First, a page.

Making More of Ourselves - Sensory & Multimodal UX
ATTENTION: You must signup in advance to attend this workshop. You will need to have a valid SXSW badge, and an activated SXsocial account. To reserve your seat, please go here: https://sup.sxsw.com/schedule/IAP23360
An activity-based provocation about our addiction to the visual and how it is other senses, like touch, smell and hearing, that are key to designing the future of multimodal user experiences for wearable technologies and more.
People will learn the complexities of our senses, how they interact and how they work to deliver emotion and information.
Working in teams, people will communicate thru touch, learn about ideas of sensory substitution and augmentation, discuss the importance of metaphor and gesture and prototype the potential of future products or services using all our senses.
Split into four sessions, the workshop uses play to build knowledge and creates new personal experiences for product designers, UX specialists and artists.
1) Introduction to Multimodal UX - how senses interact and ideas of accessibility. Practical exercise on communicating through touch.
2) Metaphor and meaning - understanding personal, social and cross-cultural meaning of symbols and gestures. Practical exercise in gestural communication.
3) Sensory Substitution - learning about the current state of technologies and their utility in general user experience. Practical exercise in using sensory substitution app.
4) Sensory Augmentation - the possibilities of enhanced information and senses through innovative products and services. Practical session on imagining future devices and services.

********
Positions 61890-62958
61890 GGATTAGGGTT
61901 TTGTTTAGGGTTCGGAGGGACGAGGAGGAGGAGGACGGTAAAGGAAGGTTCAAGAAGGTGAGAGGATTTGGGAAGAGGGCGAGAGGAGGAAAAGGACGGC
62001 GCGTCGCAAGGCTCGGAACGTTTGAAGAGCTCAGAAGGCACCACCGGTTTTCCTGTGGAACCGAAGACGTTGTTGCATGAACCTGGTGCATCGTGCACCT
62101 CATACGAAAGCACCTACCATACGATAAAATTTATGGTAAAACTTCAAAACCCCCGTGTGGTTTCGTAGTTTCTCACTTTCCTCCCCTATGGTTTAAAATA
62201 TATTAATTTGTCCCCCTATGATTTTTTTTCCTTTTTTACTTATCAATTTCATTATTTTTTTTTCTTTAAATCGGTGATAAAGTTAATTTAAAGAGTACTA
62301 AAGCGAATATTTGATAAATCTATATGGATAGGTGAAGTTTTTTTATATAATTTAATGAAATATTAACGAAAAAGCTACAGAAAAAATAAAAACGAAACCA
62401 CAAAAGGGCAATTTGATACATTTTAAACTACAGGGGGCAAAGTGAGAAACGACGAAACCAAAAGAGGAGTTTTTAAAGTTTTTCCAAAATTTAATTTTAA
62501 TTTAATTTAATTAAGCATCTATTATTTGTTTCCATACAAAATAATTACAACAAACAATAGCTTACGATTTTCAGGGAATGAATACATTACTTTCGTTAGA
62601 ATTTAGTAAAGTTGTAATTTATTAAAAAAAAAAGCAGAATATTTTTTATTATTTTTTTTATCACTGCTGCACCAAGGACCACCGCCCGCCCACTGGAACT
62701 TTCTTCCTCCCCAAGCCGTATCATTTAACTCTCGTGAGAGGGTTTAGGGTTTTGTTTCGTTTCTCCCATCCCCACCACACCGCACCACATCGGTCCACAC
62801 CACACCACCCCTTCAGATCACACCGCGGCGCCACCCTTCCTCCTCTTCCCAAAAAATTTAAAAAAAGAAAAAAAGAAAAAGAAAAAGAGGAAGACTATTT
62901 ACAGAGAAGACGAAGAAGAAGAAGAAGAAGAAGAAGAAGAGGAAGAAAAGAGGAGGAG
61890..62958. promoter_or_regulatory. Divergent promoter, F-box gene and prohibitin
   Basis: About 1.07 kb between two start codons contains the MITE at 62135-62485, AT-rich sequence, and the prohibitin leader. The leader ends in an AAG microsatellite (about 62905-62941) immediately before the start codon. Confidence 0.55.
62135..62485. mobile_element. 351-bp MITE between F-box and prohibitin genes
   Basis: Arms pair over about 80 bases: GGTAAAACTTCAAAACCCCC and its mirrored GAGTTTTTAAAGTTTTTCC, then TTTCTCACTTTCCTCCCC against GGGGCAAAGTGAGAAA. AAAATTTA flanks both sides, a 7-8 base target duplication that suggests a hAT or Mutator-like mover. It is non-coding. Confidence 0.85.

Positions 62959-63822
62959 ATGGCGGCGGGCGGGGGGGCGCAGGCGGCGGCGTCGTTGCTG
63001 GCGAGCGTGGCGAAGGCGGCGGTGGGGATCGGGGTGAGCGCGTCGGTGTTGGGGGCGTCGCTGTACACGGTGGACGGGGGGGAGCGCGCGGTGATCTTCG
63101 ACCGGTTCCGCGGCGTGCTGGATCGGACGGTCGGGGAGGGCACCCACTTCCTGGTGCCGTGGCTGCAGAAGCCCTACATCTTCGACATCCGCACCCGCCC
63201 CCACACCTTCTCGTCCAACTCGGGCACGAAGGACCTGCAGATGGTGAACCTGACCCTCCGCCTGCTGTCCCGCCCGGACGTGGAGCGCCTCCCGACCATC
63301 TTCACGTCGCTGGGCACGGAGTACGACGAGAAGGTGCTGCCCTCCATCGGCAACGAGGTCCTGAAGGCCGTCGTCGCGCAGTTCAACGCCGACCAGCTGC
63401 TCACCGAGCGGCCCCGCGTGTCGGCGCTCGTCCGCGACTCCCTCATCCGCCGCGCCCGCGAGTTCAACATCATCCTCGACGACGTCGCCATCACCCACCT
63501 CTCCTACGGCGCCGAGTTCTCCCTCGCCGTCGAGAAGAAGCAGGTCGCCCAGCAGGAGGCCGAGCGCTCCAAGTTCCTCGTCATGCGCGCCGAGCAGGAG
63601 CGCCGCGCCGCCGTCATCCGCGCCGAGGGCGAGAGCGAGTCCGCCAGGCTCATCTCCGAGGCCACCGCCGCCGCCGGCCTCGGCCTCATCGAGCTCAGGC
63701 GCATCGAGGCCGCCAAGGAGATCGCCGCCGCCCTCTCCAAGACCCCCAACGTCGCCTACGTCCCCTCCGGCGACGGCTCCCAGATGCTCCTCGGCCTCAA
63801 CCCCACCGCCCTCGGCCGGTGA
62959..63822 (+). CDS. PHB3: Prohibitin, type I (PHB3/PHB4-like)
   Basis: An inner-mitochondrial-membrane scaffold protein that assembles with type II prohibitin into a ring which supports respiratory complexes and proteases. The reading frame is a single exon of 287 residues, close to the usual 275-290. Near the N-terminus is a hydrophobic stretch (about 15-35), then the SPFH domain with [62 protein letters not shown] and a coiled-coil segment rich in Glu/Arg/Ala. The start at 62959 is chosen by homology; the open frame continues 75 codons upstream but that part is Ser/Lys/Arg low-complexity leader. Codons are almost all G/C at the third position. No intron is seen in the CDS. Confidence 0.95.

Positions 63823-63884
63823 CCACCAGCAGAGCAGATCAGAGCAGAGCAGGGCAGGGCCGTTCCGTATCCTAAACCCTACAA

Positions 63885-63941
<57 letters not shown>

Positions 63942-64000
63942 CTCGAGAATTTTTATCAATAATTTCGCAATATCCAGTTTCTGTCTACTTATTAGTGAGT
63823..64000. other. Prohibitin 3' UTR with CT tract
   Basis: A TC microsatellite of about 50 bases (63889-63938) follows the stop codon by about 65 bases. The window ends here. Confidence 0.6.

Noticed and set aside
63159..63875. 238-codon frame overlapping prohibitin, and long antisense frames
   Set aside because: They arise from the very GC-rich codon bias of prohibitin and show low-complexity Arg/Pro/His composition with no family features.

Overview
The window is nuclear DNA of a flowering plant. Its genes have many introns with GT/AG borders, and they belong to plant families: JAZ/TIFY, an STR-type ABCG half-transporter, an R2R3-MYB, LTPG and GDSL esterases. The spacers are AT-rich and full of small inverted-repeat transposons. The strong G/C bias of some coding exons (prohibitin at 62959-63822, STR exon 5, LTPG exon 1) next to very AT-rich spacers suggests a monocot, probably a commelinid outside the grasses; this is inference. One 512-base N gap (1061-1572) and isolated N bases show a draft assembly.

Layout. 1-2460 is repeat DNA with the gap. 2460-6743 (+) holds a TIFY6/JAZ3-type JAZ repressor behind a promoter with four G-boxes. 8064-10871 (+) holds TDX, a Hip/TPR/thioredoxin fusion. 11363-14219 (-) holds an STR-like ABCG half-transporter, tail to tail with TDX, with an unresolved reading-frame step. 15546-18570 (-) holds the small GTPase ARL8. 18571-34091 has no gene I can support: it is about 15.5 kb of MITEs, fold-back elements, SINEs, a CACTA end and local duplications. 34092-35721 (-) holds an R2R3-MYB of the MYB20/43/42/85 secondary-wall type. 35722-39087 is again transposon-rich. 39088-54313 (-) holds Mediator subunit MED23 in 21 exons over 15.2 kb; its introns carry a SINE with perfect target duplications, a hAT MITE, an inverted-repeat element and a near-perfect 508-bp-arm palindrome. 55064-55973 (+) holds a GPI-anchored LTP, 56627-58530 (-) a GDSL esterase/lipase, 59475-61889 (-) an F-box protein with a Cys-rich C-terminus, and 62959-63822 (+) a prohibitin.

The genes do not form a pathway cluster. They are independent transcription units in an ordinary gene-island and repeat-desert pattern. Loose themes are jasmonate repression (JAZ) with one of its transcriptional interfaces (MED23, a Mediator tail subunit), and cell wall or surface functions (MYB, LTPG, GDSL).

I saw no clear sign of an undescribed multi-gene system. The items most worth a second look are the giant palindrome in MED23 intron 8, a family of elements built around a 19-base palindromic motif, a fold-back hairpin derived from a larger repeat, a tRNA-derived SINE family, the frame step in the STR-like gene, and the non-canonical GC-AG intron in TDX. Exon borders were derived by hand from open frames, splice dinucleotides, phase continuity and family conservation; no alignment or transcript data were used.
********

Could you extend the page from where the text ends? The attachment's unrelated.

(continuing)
Bringing together research in neuroplasticity, accessibility and sensory processing with new ideas of culture and perception, the workshop is about discovering more about ourselves so we can create more for others.
What to Bring:
- No special requirements but iPhones and headphones are useful for one session as we will use an iOS sensory substitution app.
Alastair Somerville is an accessible communication consultant. Working with clients, including the Science Museum, BBC, and Scottish Parliament, he has developed new technologies and techniques for making information more available and comprehensible by people with both physical and cognitive impairments. Using 3D printing, tactile printing systems and Near Field Communication technology, his work is used in museums and schools in the UK and USA. He works with universities on sensory cognition and he specialises in tactile design and haptic comprehension. He has provided workshops on sensory user experience in London, Cambridge and Bristol.